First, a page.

- children - education - France - human rights - immigration - Roma people
Is France the promised land for Roma people?
Ever since Romania joined the EU in 2007, France has been faced with an influx of Roma dreaming of a better life. But often the road ends with expulsion and they are sent back to square one. Far from being discouraged, these Roma immigrants refuse to give up on living in France, and cross the border again and again. France 24 followed one such family on their quest to fulfil their French dream.
Facing discrimination in Romania, the Roma people often decide to look for a better life in Western Europe. In Barbulesti, a small village around 60 kilometres from Bucharest, half of the 7,000 members of the Roma community make round trips to France. The Duduveicas are no exception. For three years, this Romanian family lived in Boulogne-sur-Mer, in northern France. But in the summer of 2010 they were expelled. Their aim ever since then has been to return to France, the land of their dreams. “I do care about my life”, says Romeo Duduveica, the older boy of the family. I saw my father begging. And this is not a life. I don’t want to live my father’s life”.
The decision is taken. The Duduveicas - the father, the mother and their two boys, Romeo and Adrian - are ready to leave. Having gathered all their belongings into one suitcase, they start their journey back to France. They do not care about the distance - 3,000 kilometres - or the conditions (they travel in a crowded, improvised minibus). Their adventure ends on the French Riviera, in the south of France. Compared to Barbulesti, the Croisette in Cannes is a dream come true. This is a place where they have some acquaintances: other Roma families from their native village who have settled in the region. “Now that I have this chance to become somebody, I don’t want to spoil it, says Romeo. Here, I feel like I’m up to it”.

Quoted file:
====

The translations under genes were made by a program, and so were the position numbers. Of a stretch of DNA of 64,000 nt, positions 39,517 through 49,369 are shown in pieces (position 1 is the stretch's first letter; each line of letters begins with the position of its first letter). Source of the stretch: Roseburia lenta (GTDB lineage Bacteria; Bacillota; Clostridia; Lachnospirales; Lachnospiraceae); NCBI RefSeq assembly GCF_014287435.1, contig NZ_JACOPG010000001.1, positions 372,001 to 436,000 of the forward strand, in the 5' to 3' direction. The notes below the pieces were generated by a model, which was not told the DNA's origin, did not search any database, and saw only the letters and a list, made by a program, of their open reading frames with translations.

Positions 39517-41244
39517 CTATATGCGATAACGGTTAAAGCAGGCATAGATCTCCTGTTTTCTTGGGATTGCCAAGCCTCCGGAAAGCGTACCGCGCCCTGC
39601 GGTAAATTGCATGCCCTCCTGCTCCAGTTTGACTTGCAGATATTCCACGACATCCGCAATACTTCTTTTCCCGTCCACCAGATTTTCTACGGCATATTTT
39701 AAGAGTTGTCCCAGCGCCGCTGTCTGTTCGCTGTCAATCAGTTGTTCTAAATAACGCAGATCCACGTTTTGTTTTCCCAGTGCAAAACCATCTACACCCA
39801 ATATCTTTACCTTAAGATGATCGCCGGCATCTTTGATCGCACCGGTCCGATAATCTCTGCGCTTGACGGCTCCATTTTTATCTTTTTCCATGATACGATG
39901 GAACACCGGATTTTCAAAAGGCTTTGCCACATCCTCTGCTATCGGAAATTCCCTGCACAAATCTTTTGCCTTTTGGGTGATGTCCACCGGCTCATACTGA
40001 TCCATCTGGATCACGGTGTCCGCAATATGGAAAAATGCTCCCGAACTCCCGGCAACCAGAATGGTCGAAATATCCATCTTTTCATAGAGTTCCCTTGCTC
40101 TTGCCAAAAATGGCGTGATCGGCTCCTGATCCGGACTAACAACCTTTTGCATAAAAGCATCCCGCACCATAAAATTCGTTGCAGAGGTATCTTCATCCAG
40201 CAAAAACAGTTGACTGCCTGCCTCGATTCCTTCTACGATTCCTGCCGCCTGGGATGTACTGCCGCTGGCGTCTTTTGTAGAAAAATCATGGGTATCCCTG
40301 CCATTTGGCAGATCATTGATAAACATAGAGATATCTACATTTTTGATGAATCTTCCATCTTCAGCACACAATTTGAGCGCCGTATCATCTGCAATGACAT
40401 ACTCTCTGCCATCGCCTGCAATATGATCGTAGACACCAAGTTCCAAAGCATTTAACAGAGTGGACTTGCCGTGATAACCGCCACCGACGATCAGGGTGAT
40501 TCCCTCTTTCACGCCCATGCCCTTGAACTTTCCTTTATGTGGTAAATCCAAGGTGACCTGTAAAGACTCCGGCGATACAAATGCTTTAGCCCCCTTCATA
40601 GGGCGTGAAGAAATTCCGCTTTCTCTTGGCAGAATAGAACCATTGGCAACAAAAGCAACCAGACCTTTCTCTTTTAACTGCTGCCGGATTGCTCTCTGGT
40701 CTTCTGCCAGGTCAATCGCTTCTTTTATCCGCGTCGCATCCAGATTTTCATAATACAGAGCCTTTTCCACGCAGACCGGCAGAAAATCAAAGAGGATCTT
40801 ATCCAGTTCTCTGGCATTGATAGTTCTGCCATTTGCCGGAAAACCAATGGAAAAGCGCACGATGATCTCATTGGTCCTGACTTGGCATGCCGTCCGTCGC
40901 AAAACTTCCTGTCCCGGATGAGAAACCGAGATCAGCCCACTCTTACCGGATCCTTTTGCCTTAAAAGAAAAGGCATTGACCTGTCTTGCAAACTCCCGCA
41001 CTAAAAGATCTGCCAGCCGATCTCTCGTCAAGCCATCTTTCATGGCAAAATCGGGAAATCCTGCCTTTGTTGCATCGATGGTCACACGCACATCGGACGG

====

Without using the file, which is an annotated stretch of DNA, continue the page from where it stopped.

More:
School registration a priority
Laura, the mother, is well aware that without education, her children have no chance of success. So school registration is her priority. Richard Pfau, a volunteer for the Education Without Borders network, helps them obtain an official address in a Catholic mansion, in the city of Grasse. But they actually live in a derelict house, without water or electricity, in an industrial suburb, together with another four Roma families from Barbulesti. “One must never lose hope because there’s always something to be done, explains Romeo, smiling. As long as you are healthy and alive, you can go through everything”.
Helped and guided by Richard Pfau, the Duduveicas succeed in getting an appointment with the headmaster of Saint Hilaire high school in Grasse. In less than an hour, the children are registered at the school and the family is relieved. In case of arrest, the authorities might now be more tolerant with them. It looks like the Duduveicas have won their bet. Although they can still be expelled at any time, they now hope to start a new life on the French Riviera.